I remember well remarks I made in October 1996 during debate on the high risk offenders bill surrounding a constituent of mine. I referred earlier to Mrs. Marjean Fichtenberg who lost her son Dennis to a career criminal. I would like the justice minister to face her, see her grief and explain why he sees this high risk offender and section 745 foolishness as being fair, responsible and compassionate to the victims and their families. Tell her the deck is not stacked and have her believe he is out to prevent crime.

Since we struck down capital punishment, Canadians believed life imprisonment meant a minimum of 25 years at the state country club. They were deceived. A human life is worth more than 15 years. There is no parole or judicial review for murder victims and their families.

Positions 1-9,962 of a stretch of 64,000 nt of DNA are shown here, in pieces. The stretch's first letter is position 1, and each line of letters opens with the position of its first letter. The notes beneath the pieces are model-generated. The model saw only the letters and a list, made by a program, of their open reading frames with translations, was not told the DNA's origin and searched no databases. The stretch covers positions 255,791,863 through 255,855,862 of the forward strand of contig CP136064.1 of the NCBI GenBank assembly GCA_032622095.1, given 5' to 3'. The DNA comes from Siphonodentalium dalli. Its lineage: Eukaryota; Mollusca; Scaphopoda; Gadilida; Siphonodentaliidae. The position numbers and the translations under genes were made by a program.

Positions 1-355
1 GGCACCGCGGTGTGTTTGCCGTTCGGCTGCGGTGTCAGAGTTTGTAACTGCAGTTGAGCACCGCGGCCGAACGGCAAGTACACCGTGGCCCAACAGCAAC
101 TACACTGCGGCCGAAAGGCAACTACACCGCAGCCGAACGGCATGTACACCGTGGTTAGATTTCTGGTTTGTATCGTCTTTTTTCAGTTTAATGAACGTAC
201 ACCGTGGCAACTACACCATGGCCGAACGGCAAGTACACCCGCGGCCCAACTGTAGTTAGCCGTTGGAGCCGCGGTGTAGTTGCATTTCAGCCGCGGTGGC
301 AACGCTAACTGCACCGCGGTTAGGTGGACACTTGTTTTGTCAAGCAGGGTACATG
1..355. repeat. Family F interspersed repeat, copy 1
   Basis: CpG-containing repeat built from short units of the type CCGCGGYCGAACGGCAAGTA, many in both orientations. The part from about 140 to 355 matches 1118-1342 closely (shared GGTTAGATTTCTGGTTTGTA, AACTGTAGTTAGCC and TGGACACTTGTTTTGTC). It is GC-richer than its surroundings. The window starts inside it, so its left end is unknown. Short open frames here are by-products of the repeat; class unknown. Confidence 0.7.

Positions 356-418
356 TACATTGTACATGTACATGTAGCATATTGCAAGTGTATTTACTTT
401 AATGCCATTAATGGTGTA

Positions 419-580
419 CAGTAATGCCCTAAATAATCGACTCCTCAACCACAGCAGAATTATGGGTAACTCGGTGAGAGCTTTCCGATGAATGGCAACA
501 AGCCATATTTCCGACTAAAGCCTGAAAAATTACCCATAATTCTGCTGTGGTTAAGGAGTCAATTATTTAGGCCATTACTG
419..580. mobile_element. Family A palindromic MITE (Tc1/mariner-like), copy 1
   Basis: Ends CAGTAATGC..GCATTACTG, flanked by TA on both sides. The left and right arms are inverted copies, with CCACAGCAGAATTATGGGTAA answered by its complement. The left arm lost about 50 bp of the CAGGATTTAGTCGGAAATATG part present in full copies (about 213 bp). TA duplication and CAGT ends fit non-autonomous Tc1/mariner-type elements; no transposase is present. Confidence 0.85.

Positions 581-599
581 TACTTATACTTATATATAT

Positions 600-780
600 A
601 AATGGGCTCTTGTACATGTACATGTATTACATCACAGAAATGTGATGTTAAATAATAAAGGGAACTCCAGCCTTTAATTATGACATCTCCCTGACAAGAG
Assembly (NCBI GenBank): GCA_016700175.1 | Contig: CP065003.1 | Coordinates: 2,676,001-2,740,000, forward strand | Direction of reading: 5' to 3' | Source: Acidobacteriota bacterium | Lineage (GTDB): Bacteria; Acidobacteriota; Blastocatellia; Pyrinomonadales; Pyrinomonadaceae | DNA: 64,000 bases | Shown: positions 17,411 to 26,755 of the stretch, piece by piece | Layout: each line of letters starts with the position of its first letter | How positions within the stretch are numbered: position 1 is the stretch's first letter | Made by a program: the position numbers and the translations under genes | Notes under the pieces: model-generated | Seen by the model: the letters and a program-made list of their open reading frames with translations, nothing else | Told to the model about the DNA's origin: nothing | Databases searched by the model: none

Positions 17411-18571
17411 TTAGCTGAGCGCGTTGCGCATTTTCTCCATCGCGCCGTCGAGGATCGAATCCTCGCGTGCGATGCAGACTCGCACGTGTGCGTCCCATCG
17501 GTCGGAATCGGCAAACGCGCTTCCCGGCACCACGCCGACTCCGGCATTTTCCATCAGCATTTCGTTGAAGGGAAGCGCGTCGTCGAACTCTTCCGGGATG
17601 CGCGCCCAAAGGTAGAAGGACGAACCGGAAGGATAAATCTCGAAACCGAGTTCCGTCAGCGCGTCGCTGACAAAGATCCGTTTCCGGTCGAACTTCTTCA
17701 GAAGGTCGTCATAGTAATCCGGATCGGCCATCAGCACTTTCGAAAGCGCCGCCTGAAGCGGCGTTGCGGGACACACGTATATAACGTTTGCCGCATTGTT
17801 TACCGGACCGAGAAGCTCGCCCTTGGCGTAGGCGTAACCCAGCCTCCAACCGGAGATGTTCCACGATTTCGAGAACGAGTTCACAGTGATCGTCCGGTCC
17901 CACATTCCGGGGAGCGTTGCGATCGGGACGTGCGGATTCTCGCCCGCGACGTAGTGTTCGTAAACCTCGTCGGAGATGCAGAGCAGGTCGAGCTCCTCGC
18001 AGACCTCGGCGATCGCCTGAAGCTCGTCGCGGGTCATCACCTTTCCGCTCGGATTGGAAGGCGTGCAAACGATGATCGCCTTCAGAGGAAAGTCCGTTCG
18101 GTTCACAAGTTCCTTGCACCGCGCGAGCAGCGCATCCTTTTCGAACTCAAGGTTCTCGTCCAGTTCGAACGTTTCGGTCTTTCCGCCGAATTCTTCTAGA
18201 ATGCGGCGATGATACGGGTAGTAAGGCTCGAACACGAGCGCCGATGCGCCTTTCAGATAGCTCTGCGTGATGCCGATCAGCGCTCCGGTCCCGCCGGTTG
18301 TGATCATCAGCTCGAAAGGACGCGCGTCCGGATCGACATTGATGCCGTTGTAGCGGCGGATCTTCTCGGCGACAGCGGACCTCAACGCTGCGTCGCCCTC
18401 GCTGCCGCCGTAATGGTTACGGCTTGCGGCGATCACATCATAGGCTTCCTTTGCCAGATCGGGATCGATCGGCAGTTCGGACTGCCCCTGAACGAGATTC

SupplyGovernment Orders

1:50 p.m.

Bloc

Osvaldo Nunez Bloc Bourassa, QC

Mr. Speaker, I would like to react to the Reform Party's exaggerated stance. The motion before us is typical of the Reform Party, which wants to reinstate capital punishment in Canada. They take isolated pitiful cases in an effort to have section 745 of the Criminal Code on parole repealed. They want excessive repression to be used in our society against offenders. They do not consider that offenders can be rehabilitated.

I would like to ask the member if we could not go after the causes of crime, which, I would point out, is on the decrease in Canada, and fight poverty and unemployment instead of going after section 745 of the Criminal Code?

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1:50 p.m.

Reform

John Duncan Reform North Island—Powell River, BC